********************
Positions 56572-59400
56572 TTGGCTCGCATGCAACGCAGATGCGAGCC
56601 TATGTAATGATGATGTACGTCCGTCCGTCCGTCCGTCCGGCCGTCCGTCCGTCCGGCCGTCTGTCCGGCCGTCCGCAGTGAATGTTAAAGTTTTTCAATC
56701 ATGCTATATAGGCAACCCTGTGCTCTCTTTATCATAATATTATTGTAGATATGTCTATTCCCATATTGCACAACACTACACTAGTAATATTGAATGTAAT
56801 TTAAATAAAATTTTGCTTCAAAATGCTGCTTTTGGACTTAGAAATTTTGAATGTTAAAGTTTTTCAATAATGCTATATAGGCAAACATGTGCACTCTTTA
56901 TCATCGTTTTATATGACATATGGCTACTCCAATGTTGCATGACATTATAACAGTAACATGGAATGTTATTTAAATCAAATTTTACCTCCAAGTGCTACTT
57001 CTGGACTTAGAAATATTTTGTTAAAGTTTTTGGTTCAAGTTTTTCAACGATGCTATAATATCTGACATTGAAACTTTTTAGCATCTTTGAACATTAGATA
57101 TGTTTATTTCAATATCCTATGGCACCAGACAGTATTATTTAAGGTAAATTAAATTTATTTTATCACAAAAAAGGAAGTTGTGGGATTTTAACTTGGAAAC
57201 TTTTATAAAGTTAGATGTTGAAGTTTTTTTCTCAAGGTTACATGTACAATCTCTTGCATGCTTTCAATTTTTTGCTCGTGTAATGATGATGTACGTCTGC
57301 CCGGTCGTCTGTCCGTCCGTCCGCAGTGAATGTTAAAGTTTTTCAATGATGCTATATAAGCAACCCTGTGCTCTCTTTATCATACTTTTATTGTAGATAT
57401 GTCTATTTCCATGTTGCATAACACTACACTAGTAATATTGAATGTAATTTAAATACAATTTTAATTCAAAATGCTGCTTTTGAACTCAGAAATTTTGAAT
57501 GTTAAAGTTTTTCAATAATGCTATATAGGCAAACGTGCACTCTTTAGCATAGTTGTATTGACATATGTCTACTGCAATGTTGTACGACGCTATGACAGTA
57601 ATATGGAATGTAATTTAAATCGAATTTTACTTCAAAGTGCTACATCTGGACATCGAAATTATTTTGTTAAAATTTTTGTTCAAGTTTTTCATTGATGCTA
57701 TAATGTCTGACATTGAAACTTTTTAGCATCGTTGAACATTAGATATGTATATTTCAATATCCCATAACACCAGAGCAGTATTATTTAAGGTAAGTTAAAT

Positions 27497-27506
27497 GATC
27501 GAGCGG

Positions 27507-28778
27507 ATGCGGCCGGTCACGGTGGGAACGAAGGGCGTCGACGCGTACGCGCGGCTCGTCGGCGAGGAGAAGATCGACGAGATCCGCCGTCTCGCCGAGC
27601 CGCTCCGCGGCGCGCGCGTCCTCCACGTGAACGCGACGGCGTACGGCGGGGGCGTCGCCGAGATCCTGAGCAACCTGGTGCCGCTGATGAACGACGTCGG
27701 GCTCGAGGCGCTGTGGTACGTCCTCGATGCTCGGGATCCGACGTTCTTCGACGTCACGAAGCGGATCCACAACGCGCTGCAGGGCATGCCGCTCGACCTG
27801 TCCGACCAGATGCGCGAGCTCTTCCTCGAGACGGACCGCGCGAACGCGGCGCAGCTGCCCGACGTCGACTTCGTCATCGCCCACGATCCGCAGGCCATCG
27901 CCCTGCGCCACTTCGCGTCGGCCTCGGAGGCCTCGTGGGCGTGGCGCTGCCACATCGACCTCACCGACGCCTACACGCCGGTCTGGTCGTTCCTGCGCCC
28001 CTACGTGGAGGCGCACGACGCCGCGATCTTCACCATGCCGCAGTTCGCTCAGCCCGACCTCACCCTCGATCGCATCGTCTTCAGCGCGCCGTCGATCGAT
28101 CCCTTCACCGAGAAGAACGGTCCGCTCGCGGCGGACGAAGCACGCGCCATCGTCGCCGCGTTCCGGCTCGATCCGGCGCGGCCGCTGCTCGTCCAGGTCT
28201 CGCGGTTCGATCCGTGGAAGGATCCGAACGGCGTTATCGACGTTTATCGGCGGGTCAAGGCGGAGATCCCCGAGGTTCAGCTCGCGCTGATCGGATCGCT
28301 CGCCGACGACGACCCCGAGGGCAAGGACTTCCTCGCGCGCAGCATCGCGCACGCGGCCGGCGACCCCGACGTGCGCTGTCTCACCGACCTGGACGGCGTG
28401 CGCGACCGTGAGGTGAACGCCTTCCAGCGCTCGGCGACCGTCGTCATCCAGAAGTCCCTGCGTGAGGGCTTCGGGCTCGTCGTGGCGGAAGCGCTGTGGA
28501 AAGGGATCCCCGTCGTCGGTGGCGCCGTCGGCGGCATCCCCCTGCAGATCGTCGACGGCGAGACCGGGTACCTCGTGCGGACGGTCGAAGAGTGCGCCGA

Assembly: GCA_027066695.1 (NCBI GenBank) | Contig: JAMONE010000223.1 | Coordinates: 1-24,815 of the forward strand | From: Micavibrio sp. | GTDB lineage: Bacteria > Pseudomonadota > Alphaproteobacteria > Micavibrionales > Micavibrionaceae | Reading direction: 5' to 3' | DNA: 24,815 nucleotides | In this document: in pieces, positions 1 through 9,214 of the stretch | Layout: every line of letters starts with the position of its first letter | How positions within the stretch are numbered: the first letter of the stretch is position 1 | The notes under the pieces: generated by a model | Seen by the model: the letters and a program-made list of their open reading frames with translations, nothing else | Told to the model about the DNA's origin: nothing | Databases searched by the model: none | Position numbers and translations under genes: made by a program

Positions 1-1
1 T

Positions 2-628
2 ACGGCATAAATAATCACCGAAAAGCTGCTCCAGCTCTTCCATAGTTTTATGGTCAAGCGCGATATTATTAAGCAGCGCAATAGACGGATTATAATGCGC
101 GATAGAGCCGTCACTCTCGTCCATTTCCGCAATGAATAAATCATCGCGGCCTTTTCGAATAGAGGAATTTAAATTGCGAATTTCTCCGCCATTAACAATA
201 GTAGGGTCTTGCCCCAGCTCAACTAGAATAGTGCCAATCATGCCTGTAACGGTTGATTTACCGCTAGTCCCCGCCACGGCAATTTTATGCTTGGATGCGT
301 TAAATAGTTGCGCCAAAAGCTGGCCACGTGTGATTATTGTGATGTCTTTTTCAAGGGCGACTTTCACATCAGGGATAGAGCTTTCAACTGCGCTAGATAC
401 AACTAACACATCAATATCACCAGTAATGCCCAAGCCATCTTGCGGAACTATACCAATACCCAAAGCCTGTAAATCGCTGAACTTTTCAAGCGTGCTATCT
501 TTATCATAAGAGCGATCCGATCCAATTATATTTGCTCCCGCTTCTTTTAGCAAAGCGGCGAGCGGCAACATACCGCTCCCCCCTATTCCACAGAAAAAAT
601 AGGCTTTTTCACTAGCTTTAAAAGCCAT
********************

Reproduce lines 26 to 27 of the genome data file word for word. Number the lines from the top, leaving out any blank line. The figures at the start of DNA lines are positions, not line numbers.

28201 CGCGGTTCGATCCGTGGAAGGATCCGAACGGCGTTATCGACGTTTATCGGCGGGTCAAGGCGGAGATCCCCGAGGTTCAGCTCGCGCTGATCGGATCGCT
28301 CGCCGACGACGACCCCGAGGGCAAGGACTTCCTCGCGCGCAGCATCGCGCACGCGGCCGGCGACCCCGACGTGCGCTGTCTCACCGACCTGGACGGCGTG